If you worked as an 'in house' watch repairer of an expensive brand of watches, and always did the same movements then hollow ground is the best, but for most of us that works on what ever watch comes our way the flat ground is best being a compromise between time taken to reshape screwedrivers and the risk to 'chewing' screws.

I agree. From what I know, The British Horological Institute and watchmaker schools in the Netherlands teach to work on watches with flat ground screwdrivers.

Hollow ground is useful for screws made of a softer metal such as gold and convex screws that you sometimes see in older watches and also sometimes used as case screws.

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Well because with hollow screwdrivers, you have more grip the teacher say ( Omega service center ) and les chance to slip away or to damage screws...

 

You don't want to damage movements, especially now with open case backs. But thats what we learn the first lesson, I am only the pianist. ;-)

 

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I have never heard such tommy rot. I well dressed screw driver blade and the correct size for the screw and you need a steady hand is all that is needed. The more expansive screwdrivers have a easier rotation in the fingers then cheap ones.   

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1 hour ago, Koen said:

Well because with hollow screwdrivers, you have more grip the teacher say ( Omega service center ) and les chance to slip away or to damage screws...

See above the good postings by Tmuir and measuretwice. Parallel blades drivers aren't given that much importance, for whatever the right and wrong reasons. Good that you are being exposed to comparison at school so you can base your own judgment, I want to do the same. 

Edited by jdm

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Well because with hollow screwdrivers, you have more grip the teacher say ( Omega service center ) and les chance to slip away or to damage screws...
 
You don't want to damage movements, especially now with open case backs. But thats what we learn the first lesson, I am only the pianist. ;-)
 

What is a hollow screwdriver?

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I also find it odd to immediately have everyone's screwdrivers hollowed. 

A friend of mine is also an Omega certified watchmaker but has never used a parallel blade in his life. The same goes for Anthony from NoBSwatchmaker, who's certified for Rolex, Breitling, JLC, and Omega.

No doubt that parallel blades are useful in some cases but it sounds like a personal thing from the teacher.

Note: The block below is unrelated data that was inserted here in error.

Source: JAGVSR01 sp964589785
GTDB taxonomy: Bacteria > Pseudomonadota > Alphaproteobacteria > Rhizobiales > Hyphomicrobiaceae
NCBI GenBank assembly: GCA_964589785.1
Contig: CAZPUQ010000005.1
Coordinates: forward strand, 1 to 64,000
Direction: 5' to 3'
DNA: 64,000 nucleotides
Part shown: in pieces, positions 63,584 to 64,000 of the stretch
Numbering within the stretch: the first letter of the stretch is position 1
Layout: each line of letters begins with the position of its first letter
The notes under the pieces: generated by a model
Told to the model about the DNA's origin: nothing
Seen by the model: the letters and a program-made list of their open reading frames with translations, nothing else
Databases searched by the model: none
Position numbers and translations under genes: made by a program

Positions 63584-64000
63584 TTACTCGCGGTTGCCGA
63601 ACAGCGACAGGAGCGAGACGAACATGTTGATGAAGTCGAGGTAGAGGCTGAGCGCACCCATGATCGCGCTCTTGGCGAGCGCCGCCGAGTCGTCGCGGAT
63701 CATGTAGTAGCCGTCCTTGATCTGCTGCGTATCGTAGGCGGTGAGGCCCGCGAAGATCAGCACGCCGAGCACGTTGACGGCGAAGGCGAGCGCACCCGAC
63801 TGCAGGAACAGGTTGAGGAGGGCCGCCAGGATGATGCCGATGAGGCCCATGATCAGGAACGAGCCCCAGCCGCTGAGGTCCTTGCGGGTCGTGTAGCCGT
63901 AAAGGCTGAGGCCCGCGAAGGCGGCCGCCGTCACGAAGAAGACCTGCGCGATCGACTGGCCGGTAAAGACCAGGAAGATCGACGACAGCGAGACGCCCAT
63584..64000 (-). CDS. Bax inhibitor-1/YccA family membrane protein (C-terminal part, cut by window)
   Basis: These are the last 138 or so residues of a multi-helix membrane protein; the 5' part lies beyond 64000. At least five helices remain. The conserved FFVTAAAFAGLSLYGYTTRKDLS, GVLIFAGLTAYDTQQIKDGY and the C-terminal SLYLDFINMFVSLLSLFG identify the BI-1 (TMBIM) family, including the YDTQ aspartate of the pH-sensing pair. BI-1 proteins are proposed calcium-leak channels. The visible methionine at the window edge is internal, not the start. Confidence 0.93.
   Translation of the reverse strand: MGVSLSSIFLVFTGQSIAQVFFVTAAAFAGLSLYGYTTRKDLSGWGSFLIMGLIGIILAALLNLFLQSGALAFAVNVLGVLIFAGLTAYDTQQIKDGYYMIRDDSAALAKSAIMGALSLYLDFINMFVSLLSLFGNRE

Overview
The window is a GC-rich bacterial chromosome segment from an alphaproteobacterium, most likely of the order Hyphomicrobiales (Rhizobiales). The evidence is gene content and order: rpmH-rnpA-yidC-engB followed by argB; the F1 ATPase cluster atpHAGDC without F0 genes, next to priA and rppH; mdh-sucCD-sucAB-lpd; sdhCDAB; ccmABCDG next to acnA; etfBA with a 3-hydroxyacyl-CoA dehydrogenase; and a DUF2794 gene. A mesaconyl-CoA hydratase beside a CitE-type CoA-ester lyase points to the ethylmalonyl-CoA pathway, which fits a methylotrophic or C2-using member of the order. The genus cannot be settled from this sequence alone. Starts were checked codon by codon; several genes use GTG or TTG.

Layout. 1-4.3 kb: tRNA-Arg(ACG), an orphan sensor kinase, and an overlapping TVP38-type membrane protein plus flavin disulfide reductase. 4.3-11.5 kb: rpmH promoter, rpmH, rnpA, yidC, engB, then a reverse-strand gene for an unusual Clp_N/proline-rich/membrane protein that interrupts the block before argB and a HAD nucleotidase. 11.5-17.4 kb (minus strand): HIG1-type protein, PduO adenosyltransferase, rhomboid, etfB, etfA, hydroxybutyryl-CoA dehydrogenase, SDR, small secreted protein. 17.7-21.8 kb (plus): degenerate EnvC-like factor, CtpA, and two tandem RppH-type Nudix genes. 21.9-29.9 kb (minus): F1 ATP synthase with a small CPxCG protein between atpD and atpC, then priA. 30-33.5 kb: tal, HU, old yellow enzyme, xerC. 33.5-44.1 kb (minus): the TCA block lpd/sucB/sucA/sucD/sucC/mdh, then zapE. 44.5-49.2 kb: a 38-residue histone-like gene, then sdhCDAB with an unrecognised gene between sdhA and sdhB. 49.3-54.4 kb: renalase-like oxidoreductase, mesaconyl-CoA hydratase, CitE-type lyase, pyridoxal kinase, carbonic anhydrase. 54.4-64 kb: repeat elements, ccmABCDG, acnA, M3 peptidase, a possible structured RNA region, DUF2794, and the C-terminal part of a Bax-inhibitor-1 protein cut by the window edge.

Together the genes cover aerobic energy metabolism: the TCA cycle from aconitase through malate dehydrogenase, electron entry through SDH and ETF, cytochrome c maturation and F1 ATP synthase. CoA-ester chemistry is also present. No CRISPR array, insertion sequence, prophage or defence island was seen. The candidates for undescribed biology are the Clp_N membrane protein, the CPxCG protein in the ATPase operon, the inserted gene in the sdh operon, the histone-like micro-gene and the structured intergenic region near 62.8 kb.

*edit The great George Daniels was also all about flat ground screwdrivers.

Edited by Nutiborskoku

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Like I say, I am only the pianist.

But hey every body will have there thought about something... Only time will tell my experience... but for now I am a rookie and just follow the pack. ;-)

But I can understand the point that hollow blades fit better in the screws and so you wont damage them.

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Like I say, I am only the pianist.
But hey every body will have there thought about something... Only time will tell my experience... but for now I am a rookie and just follow the pack. ;-)
But I can understand the point that hollow blades fit better in the screws and so you wont damage them.

Again, what is a hollow blade


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31 minutes ago, Nutiborskoku said:

I also find it odd to immediately have everyone's screwdrivers hollowed.

Quite normal in watchmaking schools, one have to do a lot of filing and tool making before undertaking actual horology subjects.

Good for building dexterity and machinist skills but really there is whole lot more than that to make, at least, a good repairer. 

 

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12 minutes ago, jdm said:

Quite normal in watchmaking schools, one have to do a lot of filing and tool making before undertaking actual horology subjects.

Good for building dexterity and machinist skills but really there is whole lot more than that to make, at least, a good repairer. 

 

Ah, that makes sense. Thanks.

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1 hour ago, oldhippy said:

I have never heard such tommy rot. I well dressed screw driver blade and the correct size for the screw and you need a steady hand is all that is needed. The more expansive screwdrivers have a easier rotation in the fingers then cheap ones.   

  what would a "flat ground" look like?    it might make the tip too long and weak.   have you ever twisted the tip off a tight screw?  a compromise is hollow grind.  vin